Lévy flights of binary orbits due to impulsive encounters

Benjamin F. Collins, Re'Em Sari

Research output: Contribution to journalArticlepeer-review

19 Scopus citations


We examine the evolution of an almost-circular Keplerian orbit interacting with unbound perturbers. We calculate the change in eccentricity and angular momentum that results from a single encounter, assuming that the timescale for the interaction is shorter than the orbital period. The orbital perturbations are incorporated into a Boltzmann equation that allows for eccentricity dissipation. We present an analytic solution to the Boltzmann equation that describes the distribution of orbital eccentricity and relative inclination as a function of time. The eccentricity and inclination of the binary do not evolve according to a normal random walk but perform a Lévy flight. The slope of the mass spectrum of perturbers dictates whether close gravitational scatterings are more important than distant tidal ones. When close scatterings are important, the mass spectrum sets the slope of the eccentricity and inclination distribution functions. We use this general framework to understand the eccentricities of several Kuiper belt systems: Pluto, 2003 EL61, and Eris. We use the model of Tholen et al. to separate the non-Keplerian components of the orbits of Pluto's outer moons Nix and Hydra from the motion excited by interactions with other Kuiper belt objects. Our distribution is consistent with the observations of Nix, Hydra, and the satellites of 2003 EL61 and Eris. We address applications of this work to objects outside of the solar system, such as extra-solar planets around their stars and millisecond pulsars.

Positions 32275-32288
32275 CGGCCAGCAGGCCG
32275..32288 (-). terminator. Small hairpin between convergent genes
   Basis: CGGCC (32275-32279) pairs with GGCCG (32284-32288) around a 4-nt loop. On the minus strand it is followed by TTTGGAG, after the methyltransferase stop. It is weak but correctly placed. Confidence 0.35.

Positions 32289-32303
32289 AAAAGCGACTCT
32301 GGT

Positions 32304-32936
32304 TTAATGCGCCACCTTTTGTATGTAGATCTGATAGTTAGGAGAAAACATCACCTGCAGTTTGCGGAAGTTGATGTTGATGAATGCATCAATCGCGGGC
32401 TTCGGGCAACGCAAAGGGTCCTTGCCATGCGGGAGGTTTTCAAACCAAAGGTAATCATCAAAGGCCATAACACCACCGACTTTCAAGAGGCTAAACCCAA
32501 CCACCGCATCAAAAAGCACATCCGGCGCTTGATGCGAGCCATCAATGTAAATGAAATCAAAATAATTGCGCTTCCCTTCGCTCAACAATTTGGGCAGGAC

Original languageAmerican English
Pages (from-to)2552-2562
Number of pages11
JournalAstronomical Journal
Issue number6
StatePublished - 2008


  • Kuiper Belt
  • Minor planets, asteroids
  • Planets and satellites: general


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